No Republican keynoter has ever fared quite as well. Most, in fact, quickly faded, and their names are all but forgotten. Who, for instance, remembers Arthur B. Langlie, the 1956 keynoter, Dwight Green from 1948, Simeon D. Fess from 1928, or Julius C. Burrows, the 1908 keynoter and the only other GOP keynoter in this centry from Michigan.

But several Republicans have made impressive marks. Warren Harding, than a senator from Ohio, was keynoter in 1916. Four years later, he won the presidency. Earl Warren, the 1944 keynoter, was the party's vice presidential nominee four years later, and went on to become one of the most influential Supreme Court chief justices in history. And Vander Jagt, ever the practical politician, claims former Rep. Walter Judd of Minnesota "is still living off the keynote he gave in 1960. I think he still gets a $1,000 honorarium every time he talks on the basis of that speech."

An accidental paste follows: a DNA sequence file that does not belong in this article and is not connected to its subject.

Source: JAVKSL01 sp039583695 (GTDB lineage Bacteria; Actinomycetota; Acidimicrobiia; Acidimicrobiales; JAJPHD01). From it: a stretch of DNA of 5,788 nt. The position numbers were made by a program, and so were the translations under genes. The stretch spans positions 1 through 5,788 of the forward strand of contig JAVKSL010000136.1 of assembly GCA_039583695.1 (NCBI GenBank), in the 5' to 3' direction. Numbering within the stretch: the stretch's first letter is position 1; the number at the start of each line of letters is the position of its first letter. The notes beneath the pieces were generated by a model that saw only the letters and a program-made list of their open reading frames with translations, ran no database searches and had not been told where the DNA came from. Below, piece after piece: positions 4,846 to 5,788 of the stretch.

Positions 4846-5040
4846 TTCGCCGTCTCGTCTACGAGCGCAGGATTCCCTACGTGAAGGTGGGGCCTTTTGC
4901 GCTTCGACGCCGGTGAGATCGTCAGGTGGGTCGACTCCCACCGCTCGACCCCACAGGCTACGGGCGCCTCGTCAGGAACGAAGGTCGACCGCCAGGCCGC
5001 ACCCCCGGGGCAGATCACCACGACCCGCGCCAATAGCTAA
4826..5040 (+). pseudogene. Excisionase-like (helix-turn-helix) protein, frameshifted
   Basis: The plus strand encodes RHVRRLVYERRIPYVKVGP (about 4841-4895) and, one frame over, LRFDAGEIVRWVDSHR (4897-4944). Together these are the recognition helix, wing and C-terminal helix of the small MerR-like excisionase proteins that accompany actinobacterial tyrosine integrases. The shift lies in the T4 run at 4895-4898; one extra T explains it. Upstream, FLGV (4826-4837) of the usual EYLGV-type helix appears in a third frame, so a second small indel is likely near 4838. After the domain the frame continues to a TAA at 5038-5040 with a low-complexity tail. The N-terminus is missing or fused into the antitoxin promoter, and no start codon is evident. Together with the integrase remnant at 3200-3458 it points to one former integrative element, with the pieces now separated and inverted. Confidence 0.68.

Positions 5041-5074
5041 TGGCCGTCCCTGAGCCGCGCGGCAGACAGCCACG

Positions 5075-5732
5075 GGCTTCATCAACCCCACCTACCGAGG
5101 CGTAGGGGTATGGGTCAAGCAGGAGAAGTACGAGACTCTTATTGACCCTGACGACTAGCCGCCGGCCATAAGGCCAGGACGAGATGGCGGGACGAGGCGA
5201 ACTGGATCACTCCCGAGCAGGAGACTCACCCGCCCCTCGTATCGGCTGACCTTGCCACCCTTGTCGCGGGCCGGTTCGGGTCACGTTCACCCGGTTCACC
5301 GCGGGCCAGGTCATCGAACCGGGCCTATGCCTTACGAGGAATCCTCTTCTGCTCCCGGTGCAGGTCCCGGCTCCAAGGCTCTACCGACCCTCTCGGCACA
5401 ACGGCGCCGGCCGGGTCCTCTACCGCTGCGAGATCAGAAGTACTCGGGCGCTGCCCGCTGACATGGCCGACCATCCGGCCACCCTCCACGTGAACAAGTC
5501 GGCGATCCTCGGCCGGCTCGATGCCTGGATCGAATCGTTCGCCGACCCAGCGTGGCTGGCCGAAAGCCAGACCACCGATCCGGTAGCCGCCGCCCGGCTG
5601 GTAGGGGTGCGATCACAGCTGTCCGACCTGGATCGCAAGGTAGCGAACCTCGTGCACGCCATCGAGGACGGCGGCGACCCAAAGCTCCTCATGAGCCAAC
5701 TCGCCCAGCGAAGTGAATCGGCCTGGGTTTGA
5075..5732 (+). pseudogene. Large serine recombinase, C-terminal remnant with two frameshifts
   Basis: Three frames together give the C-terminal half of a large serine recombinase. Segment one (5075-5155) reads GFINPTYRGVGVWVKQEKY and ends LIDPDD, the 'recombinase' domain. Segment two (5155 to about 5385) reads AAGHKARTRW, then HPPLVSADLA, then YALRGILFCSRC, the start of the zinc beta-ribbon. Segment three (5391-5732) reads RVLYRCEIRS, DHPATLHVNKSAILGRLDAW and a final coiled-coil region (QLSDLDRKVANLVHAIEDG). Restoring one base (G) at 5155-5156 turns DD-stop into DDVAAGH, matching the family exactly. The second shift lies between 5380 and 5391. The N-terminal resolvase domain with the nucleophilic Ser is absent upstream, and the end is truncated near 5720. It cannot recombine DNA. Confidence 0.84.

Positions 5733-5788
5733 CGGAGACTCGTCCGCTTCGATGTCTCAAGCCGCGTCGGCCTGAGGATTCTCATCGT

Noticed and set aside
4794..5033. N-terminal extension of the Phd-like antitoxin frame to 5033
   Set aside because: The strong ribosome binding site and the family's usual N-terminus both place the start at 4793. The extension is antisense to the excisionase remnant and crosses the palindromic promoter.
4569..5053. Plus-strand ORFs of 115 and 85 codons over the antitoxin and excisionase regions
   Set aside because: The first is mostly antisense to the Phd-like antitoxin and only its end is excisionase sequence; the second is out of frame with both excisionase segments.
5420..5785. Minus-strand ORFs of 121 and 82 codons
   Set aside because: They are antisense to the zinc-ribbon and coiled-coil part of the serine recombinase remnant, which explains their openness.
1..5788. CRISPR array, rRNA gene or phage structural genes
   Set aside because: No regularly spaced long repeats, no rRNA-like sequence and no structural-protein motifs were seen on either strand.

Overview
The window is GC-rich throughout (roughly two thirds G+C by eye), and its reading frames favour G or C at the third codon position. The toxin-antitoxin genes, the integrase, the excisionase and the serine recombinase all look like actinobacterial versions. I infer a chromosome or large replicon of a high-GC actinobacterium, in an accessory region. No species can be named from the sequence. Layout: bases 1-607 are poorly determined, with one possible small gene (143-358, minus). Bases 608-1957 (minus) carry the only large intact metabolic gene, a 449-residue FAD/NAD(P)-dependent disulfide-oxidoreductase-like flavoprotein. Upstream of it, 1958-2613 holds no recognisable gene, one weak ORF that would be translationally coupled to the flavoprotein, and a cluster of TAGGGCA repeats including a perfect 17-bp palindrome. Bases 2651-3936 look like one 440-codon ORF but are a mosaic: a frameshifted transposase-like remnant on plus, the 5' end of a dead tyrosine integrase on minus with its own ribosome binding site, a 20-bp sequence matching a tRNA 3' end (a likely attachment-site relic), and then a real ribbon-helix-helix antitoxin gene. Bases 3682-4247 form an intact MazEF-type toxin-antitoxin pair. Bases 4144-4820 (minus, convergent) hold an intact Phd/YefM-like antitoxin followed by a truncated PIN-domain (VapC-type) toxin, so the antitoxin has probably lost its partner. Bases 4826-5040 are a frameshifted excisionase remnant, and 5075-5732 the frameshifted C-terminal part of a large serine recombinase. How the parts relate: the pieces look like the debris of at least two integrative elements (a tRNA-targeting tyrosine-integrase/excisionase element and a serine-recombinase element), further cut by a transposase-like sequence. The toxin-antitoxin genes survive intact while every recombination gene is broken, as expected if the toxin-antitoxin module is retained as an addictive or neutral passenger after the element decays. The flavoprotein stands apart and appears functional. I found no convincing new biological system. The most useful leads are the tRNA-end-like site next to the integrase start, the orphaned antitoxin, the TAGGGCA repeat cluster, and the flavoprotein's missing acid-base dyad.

Vander Jagt has sifted through the speeches of predecessor keynoters, hoping to find whatever magic separates history's winners from losers. He has found little.

"The chemistry of the hall may be more important than the speech. If it's the right hour, if the delegates are in the right mood and the feeling is electric, I suspect you could give a mundane speech and they'd cheer every line. I also suspect you can give a pretty good speech and if the chemistry isn't right is just isn't going to go."